• From Hamburg!

    Asian flair 


Wonders in the calm

Asian flair originating from a North German tree nursery doesn't have to be a contradiction. Green is an international language and Asian trees and shrubs have been an integral part of the Lorenz von Ehren nursery's assortment for a long time. Employees regularly fly to Japan to gather inspiration and learn from Japanese pruning masters. The knowledge and specialist expertise acquired has been continuously incorporated into the collection's Asian features — for over 40 years!
In our opinion, a very successful example is the Lorenz von Ehren show garden “Ost trifft West” (East meets West) at Castle Dyck in Jüchen near Düsseldorf which opened recently, in June 2018.


The “East meets West” show garden unites style elements from Japanese garden art with “western” design approaches creating a harmonious contrast of cultures. 3500m² of impressive trees and shrubs from our assortment are arranged according to species or type in an Asian garden theme. The calm and scenic design of the show garden allows the viewer to immerse themselves in their own world and, thanks to its winding paths new perspectives of abstract natural images are always on offer.

How about these graceful Japanese http://shop.lve-baumschule.n2g31.com/uyxofm8j-phwh33di-vtjsri3q-gz7maples? Acer palmatum, Acer japonicum or even Acer shirasawanum. With their slender, fan-shaped and often strongly slit leaves, they are delicate masterpieces of nature. In autumn, a firework display of colours underlines this feeling because the maple offers an inspiring range of hues from bright yellow to strong orange to deep red.

The Japanese camellia — Camellia japonica
Imagine it’s winter and everything is still bare, except for the lush, evergreen camellia bush  (Camellia japonica). Neither cold nor snow can stop this winter bloomer. In the first four months of the year, the shrub is a favourite thanks to its rose-like flower, which can reach a diameter of 12 cm. A real eye-catcher in the garden!
The first camellias probably arrived in Europe in the 16th century — curiously enough, mainly due to the efforts of the European states to import valuable tea plants. In China, ornamental camellias which look very similar were often classified as tea camellias because the country wanted to protect its tea monopoly at the time. As a result, camellia became a very popular garden plant in England as early as the middle of the 18th century, however, tea was still sourced from East Asia. Clever!

Cornus cousa chinensis — Chinese flowering dogwood
A white to pale pink magical blossom and reddish-pink fruit dream! With its densely branched foliage and interesting leaves this plant is an attractive eye-catcher in any garden. In late spring, the lush green of its foliage radiates a myriad of white to delicate pink floral stars. Later in the year, the Cornus kousa chinensis delights with its pink fruits which are reminiscent of raspberries and have an aromatic taste.
It’s a winter-hardy large shrub which is characterised by its slow growth. Cornus kousa chinensis is a subspecies of the Asian flowering dogwood and comes from the forests of China and Taiwan.
Prunus yedoensis — Yoshino cherry
The Yoshino cherry is a distinctive flowering cherry that blooms in Japan during the Japanese Cherry Blossom Festival (Greenery day 29th April to 5th May) and is usually planted there in large numbers. Prunus yedoensis is uncomplicated and extremely frost hardy. The best location for this ornamental tree is a sunny to lightly-shady space. The beautiful ornamental cherry grows optimally in loamy, deep, permeable and humus soil. Due to its flowering splendour and its beautiful autumn coat it is ideal as a stand-alone tree in the garden, but also as roadside greenery.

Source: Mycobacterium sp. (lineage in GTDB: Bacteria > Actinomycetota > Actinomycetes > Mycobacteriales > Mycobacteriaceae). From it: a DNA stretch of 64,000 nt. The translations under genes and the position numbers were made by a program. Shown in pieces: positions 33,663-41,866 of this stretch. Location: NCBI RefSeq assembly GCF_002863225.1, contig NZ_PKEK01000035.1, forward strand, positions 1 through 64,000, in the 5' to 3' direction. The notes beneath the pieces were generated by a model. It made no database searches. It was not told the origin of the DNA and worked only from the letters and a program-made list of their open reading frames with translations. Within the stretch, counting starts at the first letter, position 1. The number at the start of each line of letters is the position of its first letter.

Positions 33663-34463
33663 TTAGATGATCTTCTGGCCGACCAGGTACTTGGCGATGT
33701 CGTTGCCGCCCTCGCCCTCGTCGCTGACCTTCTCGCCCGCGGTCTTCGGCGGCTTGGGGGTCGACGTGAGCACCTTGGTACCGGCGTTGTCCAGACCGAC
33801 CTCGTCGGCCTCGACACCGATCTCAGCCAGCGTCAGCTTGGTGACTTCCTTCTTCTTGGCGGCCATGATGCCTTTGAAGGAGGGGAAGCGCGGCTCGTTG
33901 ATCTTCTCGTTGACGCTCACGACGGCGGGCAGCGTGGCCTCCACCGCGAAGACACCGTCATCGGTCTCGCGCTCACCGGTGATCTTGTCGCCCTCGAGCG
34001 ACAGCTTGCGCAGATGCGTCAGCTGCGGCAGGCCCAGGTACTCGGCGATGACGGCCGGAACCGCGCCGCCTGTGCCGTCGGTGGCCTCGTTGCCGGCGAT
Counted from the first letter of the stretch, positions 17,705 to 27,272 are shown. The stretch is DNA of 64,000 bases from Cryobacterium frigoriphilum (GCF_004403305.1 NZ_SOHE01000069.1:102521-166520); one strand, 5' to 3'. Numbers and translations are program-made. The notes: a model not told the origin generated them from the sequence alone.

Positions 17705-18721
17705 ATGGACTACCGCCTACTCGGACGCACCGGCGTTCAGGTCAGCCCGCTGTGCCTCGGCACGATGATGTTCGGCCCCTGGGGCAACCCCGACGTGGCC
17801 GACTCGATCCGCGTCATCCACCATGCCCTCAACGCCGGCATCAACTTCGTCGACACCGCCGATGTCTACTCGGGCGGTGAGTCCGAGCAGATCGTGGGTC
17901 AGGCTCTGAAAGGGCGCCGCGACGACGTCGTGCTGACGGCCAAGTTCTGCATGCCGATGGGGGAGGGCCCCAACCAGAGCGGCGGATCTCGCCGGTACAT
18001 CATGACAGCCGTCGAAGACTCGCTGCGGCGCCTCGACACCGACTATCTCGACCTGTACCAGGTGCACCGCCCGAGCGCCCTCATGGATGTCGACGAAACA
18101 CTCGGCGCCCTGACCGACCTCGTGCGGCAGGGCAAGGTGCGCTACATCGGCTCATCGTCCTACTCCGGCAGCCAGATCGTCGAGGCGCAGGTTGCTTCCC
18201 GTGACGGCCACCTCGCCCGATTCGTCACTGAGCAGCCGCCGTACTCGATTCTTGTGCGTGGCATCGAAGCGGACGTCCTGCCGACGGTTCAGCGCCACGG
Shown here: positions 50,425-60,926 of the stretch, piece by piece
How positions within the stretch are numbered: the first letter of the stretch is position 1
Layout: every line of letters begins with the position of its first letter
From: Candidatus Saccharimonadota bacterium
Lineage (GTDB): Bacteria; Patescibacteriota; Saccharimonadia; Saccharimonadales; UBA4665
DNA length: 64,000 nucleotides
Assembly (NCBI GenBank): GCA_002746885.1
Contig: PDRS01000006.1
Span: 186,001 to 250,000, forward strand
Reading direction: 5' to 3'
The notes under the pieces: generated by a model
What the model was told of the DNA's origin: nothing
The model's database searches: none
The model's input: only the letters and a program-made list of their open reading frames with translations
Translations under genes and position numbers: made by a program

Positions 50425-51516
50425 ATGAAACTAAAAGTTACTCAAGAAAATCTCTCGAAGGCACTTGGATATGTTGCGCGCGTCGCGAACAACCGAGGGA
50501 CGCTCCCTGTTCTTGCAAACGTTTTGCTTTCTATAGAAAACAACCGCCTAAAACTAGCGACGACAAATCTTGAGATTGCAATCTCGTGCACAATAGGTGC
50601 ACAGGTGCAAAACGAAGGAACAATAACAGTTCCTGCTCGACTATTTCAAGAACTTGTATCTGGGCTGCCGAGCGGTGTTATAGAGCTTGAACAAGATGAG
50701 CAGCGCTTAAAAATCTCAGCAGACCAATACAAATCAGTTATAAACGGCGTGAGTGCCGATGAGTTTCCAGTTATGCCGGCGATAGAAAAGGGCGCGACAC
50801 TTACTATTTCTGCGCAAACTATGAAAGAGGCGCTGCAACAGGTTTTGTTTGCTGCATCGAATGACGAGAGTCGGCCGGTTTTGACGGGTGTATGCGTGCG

Pinus parviflora — Japanese white pine
The Japanese bonsai white pine loves a bright, sunny location so that the colour in its needle-like leaves can develop optimally. It also prefers moderately dry to fresh, well-drained, humus-rich garden soil. Dry and lime-rich sites should be avoided. When Pinus parviflora is allowed to stand alone and free it presents itself from its most beautiful side. Perfect for Asian gardens.

Ginkgo biloba — Maidenhair tree
Today, the ginkgo is rightly called a living fossil because, from a geological point of view, it’s an ancient species. The ginkgo already existed in the Permian period, 250 million years ago. The ginkgo had to wait 100 million years for the first deciduous trees to finally appear and keep it company. It witnessed the evolution of dinosaurs and the coming and going of mammoths. The ginkgo tree has its own classification as ginkgoopsida and belongs neither to coniferous nor to deciduous trees although the leaves are fan-shaped and are shed in autumn. It is extremely robust, heat-tolerant and resistant to urban climates as well as heavy air pollution. The Ginkgo is not affected by European diseases and is surprisingly wind-resistant. In autumn, the leaves of the maidenhair tree turn bright yellow before falling off. We recommend the Ginkgo biloba as an ideal city tree. 

Taxus cuspidata — Japanese yew
This wood is very exclusive and the tree is robust, living up to 1,000 years if well cared for. Thanks to its low-maintenance character even inexperienced bonsai lovers can enjoy Taxus cuspidata right from the start. It’s not surprising that Taxus cuspidata has been one of the most popular bonsai plants in Japanese horticulture for centuries, as the wood is perfectly suited to pruning.

Even if this is only a small selection of trees and shrubs, it demonstrates that a great deal of variety is also possible in quiet, harmonious Asian gardens. Diversity in the shapes, colours and species of the trees.

Lorenz von Ehren GmbH

& Co. KG

Maldfeldstr. 4
21077 Hamburg
+49 (40) 76108-0

+49 (40) 76108-100